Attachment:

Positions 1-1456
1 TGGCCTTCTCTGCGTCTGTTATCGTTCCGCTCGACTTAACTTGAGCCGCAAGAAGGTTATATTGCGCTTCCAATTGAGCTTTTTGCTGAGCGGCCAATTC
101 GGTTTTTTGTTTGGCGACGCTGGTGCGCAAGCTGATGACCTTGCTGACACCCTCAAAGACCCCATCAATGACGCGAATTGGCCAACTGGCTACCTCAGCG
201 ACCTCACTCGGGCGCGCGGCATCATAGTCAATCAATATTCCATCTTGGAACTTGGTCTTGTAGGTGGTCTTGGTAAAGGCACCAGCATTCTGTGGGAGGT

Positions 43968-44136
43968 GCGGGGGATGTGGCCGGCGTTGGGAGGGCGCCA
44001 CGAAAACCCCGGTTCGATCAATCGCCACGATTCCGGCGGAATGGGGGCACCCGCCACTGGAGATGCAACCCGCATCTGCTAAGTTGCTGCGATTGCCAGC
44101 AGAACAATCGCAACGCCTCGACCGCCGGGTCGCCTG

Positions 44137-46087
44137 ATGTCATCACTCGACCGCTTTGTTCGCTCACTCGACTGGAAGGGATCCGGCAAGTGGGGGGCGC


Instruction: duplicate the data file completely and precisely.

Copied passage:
Positions 1-1456
1 TGGCCTTCTCTGCGTCTGTTATCGTTCCGCTCGACTTAACTTGAGCCGCAAGAAGGTTATATTGCGCTTCCAATTGAGCTTTTTGCTGAGCGGCCAATTC
101 GGTTTTTTGTTTGGCGACGCTGGTGCGCAAGCTGATGACCTTGCTGACACCCTCAAAGACCCCATCAATGACGCGAATTGGCCAACTGGCTACCTCAGCG
201 ACCTCACTCGGGCGCGCGGCATCATAGTCAATCAATATTCCATCTTGGAACTTGGTCTTGTAGGTGGTCTTGGTAAAGGCACCAGCATTCTGTGGGAGGT

Positions 43968-44136
43968 GCGGGGGATGTGGCCGGCGTTGGGAGGGCGCCA
44001 CGAAAACCCCGGTTCGATCAATCGCCACGATTCCGGCGGAATGGGGGCACCCGCCACTGGAGATGCAACCCGCATCTGCTAAGTTGCTGCGATTGCCAGC
44101 AGAACAATCGCAACGCCTCGACCGCCGGGTCGCCTG

Positions 44137-46087
44137 ATGTCATCACTCGACCGCTTTGTTCGCTCACTCGACTGGAAGGGATCCGGCAAGTGGGGGGCGC